Misalignments between planetary orbits and the equatorial planes of their host stars are clues about the formation and evolution of planetary systems. Earlier work found evidence for a peak near 90° in the distribution of stellar obliquities, based on frequentist tests. We performed hierarchical Bayesian inference on a sample of 174 planets for which either the full three-dimensional stellar obliquity has been measured (72 planets) or for which only the sky-projected stellar obliquity has been measured (102 planets). We investigated whether the obliquities are best described by a Rayleigh distribution or by a mixture of a Rayleigh distribution representing well-aligned systems and a different distribution representing misaligned systems. The mixture models are strongly favored over the single-component distribution. For the misaligned component, we tried an isotropic distribution and a distribution peaked at 90° and found the evidence to be essentially the same for both models. Thus, our Bayesian inference engine did not find strong evidence favoring a “perpendicular peak,” unlike the frequentist tests. We also investigated selection biases that affect the inferred obliquity distribution, such as the bias of the gravity-darkening method against obliquities near 0° or 180°. Further progress in characterizing the obliquity distribution will probably require the construction of a more homogeneous and complete sample of measurements.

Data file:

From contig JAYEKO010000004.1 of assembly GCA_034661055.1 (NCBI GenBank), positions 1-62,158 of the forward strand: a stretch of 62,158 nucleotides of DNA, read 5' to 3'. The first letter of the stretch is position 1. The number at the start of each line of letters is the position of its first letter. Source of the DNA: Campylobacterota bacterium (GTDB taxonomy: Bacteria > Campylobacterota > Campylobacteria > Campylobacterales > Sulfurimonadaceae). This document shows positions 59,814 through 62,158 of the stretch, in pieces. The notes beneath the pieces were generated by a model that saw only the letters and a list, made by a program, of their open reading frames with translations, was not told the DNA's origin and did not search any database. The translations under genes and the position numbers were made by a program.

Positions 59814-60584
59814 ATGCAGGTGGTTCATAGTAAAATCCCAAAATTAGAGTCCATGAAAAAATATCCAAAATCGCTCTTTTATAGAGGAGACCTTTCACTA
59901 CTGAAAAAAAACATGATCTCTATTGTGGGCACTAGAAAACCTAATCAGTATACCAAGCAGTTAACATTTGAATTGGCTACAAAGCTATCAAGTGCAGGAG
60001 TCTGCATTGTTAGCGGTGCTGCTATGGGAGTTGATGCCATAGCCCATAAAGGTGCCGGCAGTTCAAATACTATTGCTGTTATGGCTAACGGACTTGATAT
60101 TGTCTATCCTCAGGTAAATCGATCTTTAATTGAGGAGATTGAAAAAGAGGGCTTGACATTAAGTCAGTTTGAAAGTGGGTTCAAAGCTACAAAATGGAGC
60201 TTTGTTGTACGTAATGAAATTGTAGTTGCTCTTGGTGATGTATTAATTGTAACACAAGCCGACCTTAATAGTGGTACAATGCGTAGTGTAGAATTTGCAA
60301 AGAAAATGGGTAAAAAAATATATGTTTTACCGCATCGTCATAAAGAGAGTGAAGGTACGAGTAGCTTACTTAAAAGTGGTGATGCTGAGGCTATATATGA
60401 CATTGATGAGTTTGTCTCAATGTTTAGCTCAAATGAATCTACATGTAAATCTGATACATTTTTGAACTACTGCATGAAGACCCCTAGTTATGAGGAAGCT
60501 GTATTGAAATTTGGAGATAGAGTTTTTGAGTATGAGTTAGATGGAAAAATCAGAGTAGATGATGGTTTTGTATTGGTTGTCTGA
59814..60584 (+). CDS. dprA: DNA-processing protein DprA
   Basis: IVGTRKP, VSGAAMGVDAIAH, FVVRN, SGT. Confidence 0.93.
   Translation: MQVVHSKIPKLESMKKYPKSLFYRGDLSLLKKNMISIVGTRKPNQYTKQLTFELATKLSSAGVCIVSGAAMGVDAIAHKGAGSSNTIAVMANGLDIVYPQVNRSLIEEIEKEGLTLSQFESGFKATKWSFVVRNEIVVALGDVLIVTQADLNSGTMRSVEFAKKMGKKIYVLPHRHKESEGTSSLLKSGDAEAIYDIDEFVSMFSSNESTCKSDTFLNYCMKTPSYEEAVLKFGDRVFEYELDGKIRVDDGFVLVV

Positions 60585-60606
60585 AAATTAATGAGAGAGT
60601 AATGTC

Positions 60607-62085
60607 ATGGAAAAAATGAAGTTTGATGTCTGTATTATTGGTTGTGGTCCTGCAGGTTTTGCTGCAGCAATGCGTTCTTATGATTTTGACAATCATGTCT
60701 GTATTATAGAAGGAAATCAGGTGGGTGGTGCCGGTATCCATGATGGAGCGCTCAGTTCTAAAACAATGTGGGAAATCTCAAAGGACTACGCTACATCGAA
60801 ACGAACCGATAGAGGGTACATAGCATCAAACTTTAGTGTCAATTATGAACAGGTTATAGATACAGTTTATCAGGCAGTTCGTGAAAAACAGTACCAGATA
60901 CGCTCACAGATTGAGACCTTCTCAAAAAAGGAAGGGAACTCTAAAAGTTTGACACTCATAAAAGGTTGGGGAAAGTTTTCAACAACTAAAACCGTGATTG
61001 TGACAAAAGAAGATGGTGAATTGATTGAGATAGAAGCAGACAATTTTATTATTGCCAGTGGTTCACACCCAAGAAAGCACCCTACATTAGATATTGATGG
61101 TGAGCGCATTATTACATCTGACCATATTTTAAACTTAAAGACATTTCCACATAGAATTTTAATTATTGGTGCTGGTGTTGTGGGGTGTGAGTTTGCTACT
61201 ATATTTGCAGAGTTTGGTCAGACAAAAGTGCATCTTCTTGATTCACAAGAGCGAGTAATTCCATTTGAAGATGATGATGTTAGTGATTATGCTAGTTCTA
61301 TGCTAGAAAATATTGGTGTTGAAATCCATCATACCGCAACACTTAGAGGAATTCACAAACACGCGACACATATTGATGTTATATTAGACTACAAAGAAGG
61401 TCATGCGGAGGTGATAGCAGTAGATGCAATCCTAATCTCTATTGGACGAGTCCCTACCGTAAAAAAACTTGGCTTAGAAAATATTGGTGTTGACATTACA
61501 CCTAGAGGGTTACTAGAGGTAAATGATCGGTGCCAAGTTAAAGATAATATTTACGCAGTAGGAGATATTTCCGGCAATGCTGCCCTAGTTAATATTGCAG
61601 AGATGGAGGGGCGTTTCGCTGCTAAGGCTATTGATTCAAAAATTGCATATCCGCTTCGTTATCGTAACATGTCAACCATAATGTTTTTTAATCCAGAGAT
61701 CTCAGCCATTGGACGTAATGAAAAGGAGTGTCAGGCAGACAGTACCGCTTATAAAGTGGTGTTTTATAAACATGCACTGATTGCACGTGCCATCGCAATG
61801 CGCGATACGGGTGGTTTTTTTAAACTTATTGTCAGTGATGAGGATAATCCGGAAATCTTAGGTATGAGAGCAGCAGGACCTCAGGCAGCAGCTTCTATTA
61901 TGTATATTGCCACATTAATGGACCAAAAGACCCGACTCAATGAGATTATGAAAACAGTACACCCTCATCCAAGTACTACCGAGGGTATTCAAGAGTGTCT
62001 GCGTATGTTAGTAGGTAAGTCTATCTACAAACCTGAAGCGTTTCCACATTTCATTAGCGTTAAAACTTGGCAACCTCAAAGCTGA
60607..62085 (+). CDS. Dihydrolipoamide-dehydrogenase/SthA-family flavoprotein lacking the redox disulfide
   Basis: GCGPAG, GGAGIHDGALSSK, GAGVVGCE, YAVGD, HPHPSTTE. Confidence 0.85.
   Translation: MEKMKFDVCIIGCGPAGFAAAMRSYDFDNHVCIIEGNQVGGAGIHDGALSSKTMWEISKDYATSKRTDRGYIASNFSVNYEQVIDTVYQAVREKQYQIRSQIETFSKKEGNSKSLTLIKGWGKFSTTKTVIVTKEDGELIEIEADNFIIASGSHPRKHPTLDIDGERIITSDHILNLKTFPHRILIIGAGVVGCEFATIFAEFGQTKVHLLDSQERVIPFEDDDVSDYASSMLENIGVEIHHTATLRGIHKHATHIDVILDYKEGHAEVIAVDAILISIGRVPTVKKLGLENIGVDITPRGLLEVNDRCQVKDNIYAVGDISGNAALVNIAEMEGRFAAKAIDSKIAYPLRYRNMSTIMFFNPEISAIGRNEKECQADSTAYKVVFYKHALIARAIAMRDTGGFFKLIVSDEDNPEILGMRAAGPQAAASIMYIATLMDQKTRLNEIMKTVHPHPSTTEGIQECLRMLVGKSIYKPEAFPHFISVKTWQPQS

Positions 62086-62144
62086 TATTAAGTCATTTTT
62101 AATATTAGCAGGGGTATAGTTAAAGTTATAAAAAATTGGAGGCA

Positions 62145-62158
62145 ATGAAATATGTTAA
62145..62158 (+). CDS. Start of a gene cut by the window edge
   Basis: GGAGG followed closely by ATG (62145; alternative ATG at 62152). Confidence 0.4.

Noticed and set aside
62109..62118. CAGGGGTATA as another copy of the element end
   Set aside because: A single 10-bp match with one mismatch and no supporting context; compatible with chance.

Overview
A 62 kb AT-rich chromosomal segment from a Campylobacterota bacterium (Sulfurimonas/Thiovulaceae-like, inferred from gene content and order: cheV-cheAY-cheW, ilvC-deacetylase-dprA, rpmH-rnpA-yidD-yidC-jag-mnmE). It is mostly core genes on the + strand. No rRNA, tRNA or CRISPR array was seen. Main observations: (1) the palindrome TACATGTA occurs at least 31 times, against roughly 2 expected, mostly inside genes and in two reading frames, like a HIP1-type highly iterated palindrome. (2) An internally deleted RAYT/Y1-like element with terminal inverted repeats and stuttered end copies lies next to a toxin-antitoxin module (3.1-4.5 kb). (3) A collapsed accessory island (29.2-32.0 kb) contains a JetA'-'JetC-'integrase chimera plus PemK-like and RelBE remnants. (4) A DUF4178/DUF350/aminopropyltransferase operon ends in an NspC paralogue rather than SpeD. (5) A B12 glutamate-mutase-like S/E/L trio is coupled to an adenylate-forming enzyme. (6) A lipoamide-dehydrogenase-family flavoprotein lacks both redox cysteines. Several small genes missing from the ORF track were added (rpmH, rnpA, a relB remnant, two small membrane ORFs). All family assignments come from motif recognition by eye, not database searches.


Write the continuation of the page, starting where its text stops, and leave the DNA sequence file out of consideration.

All Science Journal Classification (ASJC) codes
- Astronomy and Astrophysics
- Space and Planetary Science